Tuesday, September 5, 2017

The Savvy Seamstress - What's it All About?

I'm reposting from the C&T Publishing blog (with their permission), an excerpt from my book,  The Savvy Seamstress: An Illustrated Guide to Customizing Your Favorite Patterns. I've included some of the photos and added some annotations to to help explain a little more about how it all works.

“I’ve always been a garment maker. I was a child who made doll clothes, a teenager who was obsessed with sewing my own clothes, a fashion student, a designer pattern maker, and then a pattern designer and teacher. I still make most of my own wardrobe, often using the same small selection of basic patterns that I adapt with different fabrics and design details. I’m lucky to have a strong background in pattern making and sewing, but, as a teacher, I know that even relative beginners can learn to make the most of their pattern stash this way.

When I began teaching at a fashion college, most of the pattern-making and industrial sewing resources I found were pitched at a higher skill level than my students had. I had to break down the processes into small, achievable steps so my students could make the garments they designed. It occurred to me that the average home dressmaker could benefit from the same information.

By learning how to make a few key design alterations, you can keep transforming your favorite patterns— adding or removing collars and pockets, changing neckline shapes, and swapping a zippered back for a button front, a waistband for a facing, or vice versa. The variations are endless. I hope that this book gives you the inspiration and the confidence to try some of these changes, and that you are amazed by what you can achieve.”

The skirt started out in life with a waistband, and now it has a lowered waist with a facing. The same could be done to the pants in the photo at the top. Zippers can be swapped from back to front to side, and invisible zippers and lapped zippers can be used interchangeably. The pants could have a fly front.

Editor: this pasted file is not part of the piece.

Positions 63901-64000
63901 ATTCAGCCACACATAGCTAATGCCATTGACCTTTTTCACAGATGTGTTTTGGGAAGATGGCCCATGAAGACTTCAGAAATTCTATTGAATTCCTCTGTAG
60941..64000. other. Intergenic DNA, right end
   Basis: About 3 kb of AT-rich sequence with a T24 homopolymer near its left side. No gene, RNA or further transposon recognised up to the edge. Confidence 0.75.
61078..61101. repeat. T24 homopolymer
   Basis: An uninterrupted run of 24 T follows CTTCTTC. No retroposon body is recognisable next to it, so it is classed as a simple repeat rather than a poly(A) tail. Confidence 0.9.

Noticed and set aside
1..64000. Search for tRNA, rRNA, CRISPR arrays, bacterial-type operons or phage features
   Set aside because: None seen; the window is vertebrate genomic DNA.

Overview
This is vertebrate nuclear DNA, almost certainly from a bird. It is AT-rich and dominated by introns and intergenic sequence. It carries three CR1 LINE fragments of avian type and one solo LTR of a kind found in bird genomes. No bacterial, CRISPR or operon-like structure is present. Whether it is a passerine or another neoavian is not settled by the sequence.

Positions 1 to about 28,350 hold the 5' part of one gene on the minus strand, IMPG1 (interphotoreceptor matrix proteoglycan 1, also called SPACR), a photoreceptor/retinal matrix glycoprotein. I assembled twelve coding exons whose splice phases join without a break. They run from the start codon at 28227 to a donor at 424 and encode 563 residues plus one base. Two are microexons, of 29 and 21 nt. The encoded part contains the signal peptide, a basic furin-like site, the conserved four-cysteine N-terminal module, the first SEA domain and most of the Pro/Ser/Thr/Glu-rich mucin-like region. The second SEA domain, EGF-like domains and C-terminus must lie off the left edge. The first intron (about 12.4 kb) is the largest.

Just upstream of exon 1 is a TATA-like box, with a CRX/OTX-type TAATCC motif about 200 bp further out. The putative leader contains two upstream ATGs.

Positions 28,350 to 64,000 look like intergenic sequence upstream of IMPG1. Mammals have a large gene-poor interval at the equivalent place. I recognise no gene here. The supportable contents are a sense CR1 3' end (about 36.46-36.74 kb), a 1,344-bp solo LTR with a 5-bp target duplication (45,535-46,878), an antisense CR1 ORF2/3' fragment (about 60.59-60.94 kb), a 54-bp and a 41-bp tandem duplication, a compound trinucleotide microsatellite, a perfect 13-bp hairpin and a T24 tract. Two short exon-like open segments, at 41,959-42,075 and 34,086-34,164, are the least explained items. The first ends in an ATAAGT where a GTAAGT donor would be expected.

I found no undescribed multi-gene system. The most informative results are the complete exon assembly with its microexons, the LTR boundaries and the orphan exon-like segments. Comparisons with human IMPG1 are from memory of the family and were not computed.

These little blouses (above and below) are made from the same pattern. Apart from being on different sized kids, they look different because the design features have been changed. The one above has short sleeves, a lowered neckline and a rounded Peter Pan collar, and the one below has a higher neckline with a pointed collar, and long sleeves, gathered into a cuff. There was also a collarless version.

By adding a skirt, the little blouse could become a dress... and the front buttons could be swapped for a zipped back... 

...which is what happened with a heap of tween/teen dresses. Necklines were changed. Collars and pockets were added and removed. Zippered backs became buttoned fronts, and vice-versa. The one dress became many.

Mens' and boys' shirts were also tweaked with different collars, cuffs, pockets and sleeve lengths.

Classic styling can become casual, and even pajama styling... all from the one pattern.

The book itself does not contain the patterns, because it's about learning basic techniques to tweak the patterns that you love and want to expand upon. 

I had great plans to get the patterns for these garments all finished and ready to accompany the book, when it is released in November, but (insert one-woman-show-work-life-balance-(with-curveballs) story here..), that development has been slow. 

I'm currently working on instructions for the pants, which are graded from size 6-20. If you'd like to test the instructions and fit for me, I'll have them (to use for free) at my next class at Cutting Cloth, on the 18th Sept.

I also have skinny pants in size 8, a large men's shirt, a size 10 girl's dress and size 5 in the blouse and classic (boys') shirt. These have not been graded, but if you would like to make them IN THESE SIZES and with my guidance rather than written instructions, you can do so at my classes at Cutting Cloth over the next few months.

Saturday, August 12, 2017

The Better Bag Club, and other stories (..and classes)

We had our first Better Bag Club workshop a couple of weeks ago, at GJ's in Fairfield.

This is once-a-month workshop that you can drop in and out of, working on whatever YOU SEW GIRL pattern, or project from The Better Bag Maker or You SEW Girl that you like. I'm there to troubleshoot and show tips and tricks and techniques. My maximum class size is 8 participants, so that's a lot of one-on-one attention.  Everyone works on their own project, but the group also allows for soaking in the learning experiences of a wide range of projects, if that's what you'd like to do.